Comes now the information from Dolf van der Haven that the controversial Annex SL was renamed as “Annex L.” This, you may recall, is the mandatory “high-level structure” ruleset published by ISO for which all management system standards (MSS) must comply, if they are to be published. Over one-third of ISO 9001:2015 was actually text mandated by Annex SL, and not developed by the world’s delegated quality representatives.

The rules get their name from their position in the much larger document called (in brief) the “ISO Consolidated Supplement” (which you can read online here.)¬†This document houses most of the rules governing ISO standards-making, with three primary sections: rules applicable to ISO itself, rules applicable to its sister organization IEC (the International Electrotechnical Commission), and then rules applicable to both. (Thus the word “consolidated” in the title.)

Keep in mind, no one can vote on the ISO Consolidated Supplement. It is a mandatory document, used to manage ISO activities behind the scenes. Rules published in it are not subject to any international oversight, not subject to ISO’s own standards development rules, nor those of the World Trade Organization. The Consolidated Supplement is treated as a purely “internal procedure” document, but ISO has been slowly moving more and more rules into it, in order to avoid international oversight. Members of TMB will tell you that Annex SL was voted on, and members of TMB will by lying. They submitted the text for some non-binding opinion polling, which is far different from official international voting.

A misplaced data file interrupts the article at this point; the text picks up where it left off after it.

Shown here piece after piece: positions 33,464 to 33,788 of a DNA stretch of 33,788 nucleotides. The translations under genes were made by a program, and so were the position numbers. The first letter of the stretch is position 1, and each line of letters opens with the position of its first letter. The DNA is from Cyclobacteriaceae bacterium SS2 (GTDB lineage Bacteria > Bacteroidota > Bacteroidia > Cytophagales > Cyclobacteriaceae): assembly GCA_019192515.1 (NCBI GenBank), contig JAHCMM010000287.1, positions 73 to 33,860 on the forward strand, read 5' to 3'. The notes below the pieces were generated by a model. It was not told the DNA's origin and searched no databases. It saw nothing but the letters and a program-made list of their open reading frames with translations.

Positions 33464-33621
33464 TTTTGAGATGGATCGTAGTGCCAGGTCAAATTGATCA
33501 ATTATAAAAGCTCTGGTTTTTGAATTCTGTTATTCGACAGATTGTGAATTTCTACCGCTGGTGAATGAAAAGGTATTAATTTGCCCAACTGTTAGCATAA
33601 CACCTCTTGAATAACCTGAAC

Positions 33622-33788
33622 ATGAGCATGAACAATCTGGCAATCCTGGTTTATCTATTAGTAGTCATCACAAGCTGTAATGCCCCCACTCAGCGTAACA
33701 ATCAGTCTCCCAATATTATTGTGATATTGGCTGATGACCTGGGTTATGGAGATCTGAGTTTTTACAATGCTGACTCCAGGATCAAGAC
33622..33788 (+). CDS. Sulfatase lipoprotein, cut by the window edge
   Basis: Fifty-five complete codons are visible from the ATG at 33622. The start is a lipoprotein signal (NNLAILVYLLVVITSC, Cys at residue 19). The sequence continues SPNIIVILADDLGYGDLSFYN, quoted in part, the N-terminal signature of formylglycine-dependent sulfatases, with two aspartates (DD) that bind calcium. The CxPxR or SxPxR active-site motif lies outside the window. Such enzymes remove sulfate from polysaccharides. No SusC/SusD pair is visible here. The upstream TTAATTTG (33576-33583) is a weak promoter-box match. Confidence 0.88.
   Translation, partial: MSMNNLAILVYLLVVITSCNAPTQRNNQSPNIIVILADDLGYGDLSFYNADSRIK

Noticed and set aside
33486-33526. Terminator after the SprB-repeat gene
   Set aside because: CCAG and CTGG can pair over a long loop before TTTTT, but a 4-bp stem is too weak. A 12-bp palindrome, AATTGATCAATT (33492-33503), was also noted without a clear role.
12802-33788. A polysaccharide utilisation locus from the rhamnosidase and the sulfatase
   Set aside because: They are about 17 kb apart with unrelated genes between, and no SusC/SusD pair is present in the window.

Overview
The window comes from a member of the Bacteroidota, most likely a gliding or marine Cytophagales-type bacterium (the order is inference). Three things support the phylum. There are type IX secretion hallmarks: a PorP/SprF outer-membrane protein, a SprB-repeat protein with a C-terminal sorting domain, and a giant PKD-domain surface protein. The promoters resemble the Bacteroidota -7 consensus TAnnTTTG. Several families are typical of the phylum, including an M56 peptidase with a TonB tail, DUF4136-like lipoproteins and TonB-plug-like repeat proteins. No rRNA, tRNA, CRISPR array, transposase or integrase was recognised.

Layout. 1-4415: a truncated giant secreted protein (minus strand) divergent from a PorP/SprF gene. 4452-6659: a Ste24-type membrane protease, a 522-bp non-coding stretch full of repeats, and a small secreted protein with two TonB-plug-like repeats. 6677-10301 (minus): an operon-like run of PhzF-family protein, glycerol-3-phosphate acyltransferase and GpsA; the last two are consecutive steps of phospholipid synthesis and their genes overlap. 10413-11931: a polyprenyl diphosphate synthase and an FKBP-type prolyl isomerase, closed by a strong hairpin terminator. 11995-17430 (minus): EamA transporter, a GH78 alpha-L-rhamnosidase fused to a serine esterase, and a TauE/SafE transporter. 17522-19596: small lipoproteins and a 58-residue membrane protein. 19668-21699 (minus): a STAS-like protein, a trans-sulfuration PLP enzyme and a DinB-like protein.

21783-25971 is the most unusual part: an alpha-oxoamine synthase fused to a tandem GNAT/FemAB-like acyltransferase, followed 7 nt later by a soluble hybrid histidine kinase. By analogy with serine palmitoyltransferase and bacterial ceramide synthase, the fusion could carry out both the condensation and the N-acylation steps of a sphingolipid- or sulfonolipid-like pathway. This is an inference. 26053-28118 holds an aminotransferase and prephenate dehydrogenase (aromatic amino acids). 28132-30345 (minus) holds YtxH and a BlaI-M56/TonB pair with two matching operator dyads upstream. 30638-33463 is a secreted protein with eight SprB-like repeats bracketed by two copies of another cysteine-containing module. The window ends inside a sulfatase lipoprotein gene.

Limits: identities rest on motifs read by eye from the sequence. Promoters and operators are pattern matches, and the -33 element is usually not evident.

It gets worse, If you have a problem with your nation’s standards development body (such as ANSI in the United States), you have formal mechanisms for reporting those problems and getting them addressed within your country. You have no such recourse with the ISO TMB, because they are not answerable to any government, anywhere on the planet. They don’t even have to tell you who is on it, and they typically don’t. Only a few stray leaked documents show who worked on the original Annex SL draft, and those were closely guarded.